Rich and creamy, this vegan version of a melted cheese sauce trumps the real deal by containing better-for-you ingredients.  Drizzled over just about anything you like, this cheesy sauce is as delightful as it is good for you. 

 I am by no means a vegan, but I love this this “cheese” sauce because it satisfies like a gooey-melty-cheese without all the fat and unhealthful ingredients that come with a processed melted cheese product.  From time to time, I will make a true fondue with real cheese but it’s time consuming and it has to be kept warm or it becomes stiff and gloppy.  The great thing about this sauce is it maintains its creamy consistency even once it cools off and it freezes beautifully so I can pull it out and heat it up in a flash.For anyone who’s never had vegan cheese sauce- No, it doesn’t taste exactly like real melted queso.  We normally think of queso as a melted cheese dip made spicy with jalapenos or salsa.  Now, you can definitely make a great spicy queso version of this sauce simply by stirring in chopped green chile, jalapenos or salsa, or all three! …and it would be very delicious.  Then you can dip your chips to your heart’s content.This cheese sauce doesn’t have that stick-to-the-insides-of-your-mouth coating that comes from the processed cheeses normally used to make a melted cheese sauce – and that, my friends, is exactly the point.  It does, however, taste really, really good.  So good, in fact, once you make it, I believe you will have a little trouble not eating it straight out of the blender by the spoonful.  Plus it contains ingredients that are actually good for you, so what’s not to like?I came up with this version several years ago when I noticed the ingredients on my “nacho cheese” kale chips listed cashews, red bell pepper, nutritional yeast and spices.  Then I had to experiment a little to get it to what it is now.  More recently I’ve noticed the trend is to use carrots as I used red bell pepper.  I tried this the other day but personally I prefer the bell pepper.  I’m not quite sure why, maybe because since the pepper is roasted it adds a little more depth of flavor.  I’ve also seen some recipes that use thickeners like flour, tapioca or corn starch but since I prefer to use the simplest and least processed ingredients, I’m happy to rely on the natural starch in the potato to keep this sauce thick.  Some recipes use oil to get more of a creamy, cheesy mouth-feel but I think the cashews do a fine job of that.  However, if you are allergic to nuts you would need to add an oil to aid in unlocking the health benefits of the turmeric – see the notes below.Use this sauce as you would any other melted cheese.  We had it over Huevos Rancheros this morning and it’s good over grilled or steamed vegetables.  It would make a great base for a soup, like broccoli cheese, as well.  The possibilities are endless really.  When I made this sauce earlier this week, I was thinking ahead for the tacos I was planning a few days later.  When, as I finished making and photographing it, I realized I needed to throw something together for lunch, so I decided to pour it over a bowl of black bean pasta, brown rice and grilled squash.  Stay tuned for that receipt in the near future.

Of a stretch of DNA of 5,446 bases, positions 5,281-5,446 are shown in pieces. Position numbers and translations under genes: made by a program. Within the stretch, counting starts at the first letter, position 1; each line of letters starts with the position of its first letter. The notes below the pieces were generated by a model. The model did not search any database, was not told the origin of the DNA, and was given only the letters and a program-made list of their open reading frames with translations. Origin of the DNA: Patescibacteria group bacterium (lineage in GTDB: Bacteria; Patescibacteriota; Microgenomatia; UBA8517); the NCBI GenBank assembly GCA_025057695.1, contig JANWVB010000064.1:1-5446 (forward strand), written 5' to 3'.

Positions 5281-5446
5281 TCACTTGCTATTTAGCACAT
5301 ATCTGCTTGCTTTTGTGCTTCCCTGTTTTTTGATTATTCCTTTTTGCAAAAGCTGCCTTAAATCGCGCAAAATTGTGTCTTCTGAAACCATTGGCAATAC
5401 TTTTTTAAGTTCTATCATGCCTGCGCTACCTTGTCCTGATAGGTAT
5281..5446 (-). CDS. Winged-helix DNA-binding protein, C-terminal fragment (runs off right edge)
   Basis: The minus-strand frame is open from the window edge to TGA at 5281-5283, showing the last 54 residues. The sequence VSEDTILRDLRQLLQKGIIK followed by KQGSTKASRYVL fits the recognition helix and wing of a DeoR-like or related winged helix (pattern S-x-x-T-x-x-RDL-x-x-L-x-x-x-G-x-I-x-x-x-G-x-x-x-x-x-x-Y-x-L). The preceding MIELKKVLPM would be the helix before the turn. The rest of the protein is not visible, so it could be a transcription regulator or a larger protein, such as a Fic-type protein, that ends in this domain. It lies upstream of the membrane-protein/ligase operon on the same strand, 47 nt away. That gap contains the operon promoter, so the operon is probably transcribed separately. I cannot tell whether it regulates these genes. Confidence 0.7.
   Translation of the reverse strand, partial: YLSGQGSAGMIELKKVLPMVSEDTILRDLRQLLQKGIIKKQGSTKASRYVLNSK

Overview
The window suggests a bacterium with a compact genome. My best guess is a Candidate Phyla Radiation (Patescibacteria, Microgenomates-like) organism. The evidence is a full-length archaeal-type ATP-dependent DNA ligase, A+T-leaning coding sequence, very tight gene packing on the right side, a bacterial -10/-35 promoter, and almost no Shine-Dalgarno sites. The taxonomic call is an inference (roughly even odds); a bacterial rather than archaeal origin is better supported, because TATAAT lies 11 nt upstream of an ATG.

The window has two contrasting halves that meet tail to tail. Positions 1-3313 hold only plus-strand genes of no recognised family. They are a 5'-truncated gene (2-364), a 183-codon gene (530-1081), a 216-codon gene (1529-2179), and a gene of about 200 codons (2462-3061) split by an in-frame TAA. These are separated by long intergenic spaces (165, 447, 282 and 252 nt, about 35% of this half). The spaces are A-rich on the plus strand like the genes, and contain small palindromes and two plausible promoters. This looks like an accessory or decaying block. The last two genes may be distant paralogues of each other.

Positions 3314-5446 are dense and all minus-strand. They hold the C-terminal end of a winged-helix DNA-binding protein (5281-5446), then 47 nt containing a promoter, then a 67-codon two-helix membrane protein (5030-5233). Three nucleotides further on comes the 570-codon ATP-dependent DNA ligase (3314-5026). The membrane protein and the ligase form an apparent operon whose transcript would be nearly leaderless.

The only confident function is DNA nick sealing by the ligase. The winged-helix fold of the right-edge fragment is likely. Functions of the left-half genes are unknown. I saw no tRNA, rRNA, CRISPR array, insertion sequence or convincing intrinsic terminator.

If you don’t want to roast and peel your own red pepper you can use the jarred variety.
This sauce blends up nice and creamy in a high-powered blender like a Blendtec or Vitamix.  If you don’t have this type of blender you can try soaking the cashews a bit longer, about 4 hours or overnight, or you may just need to let it blend a little more, say 2 minutes on high.

A note about turmeric – In addition to helping to give this sauce it’s orange cheese-like color, turmeric has an array of health benefits; the most well-known of course is its ability to help reduce inflammation in our bodies.  The black pepper is optional as a seasoning here but you do need it to increase the bio-availability of the curcumin in the turmeric.  The same goes for the fat in the cashews, if you’re allergic to nuts and want to omit them replace the fat with something like olive or coconut oil to get the full benefits from the turmeric.

2-3 small or 1 large potato, peeled and cubed, about 2 cups
3-4 cloves garlic, peeled
1 small or 1/2 large onion, chopped, about 3/4 cup
2 1/2 cups water
1 large red bell pepper, roasted and peeled *see notes
3/4 cup raw cashews *see notes
1 tablespoon fresh lemon juice or apple cider vinegar
1 teaspoon salt
1 teaspoon turmeric
1/4 teaspoon freshly cracked black pepper *see notes
3/4 to 1 cup nutritional yeast

Place the cashews in a bowl and cover with water, set aside to soak.
Add the potatoes, garlic and onions in a pot with the water,  bring to a simmer then cover and let cook 20 minutes.  Meanwhile, char the whole bell pepper on a grill or gas burner, turning periodically.  When it’s evenly blackened, place the pepper in a bowl and cover with plastic wrap to let it steam.  Once it’s cool enough to touch, peel and discard the skin.
Put the potatoes, garlic, onions and cooking water in a blender and add the roasted bell pepper, drained cashews and the remaining ingredients, using 3/4 cup of the nutritional yeast to start.  Blend on high for a full minute, scrape down the sides and blend again. Taste and if needed add the remaining nutritional yeast or more salt. If it’s too thick add more water to thin. The sauce will keep, refrigerated, for about a week and also freezes very well.

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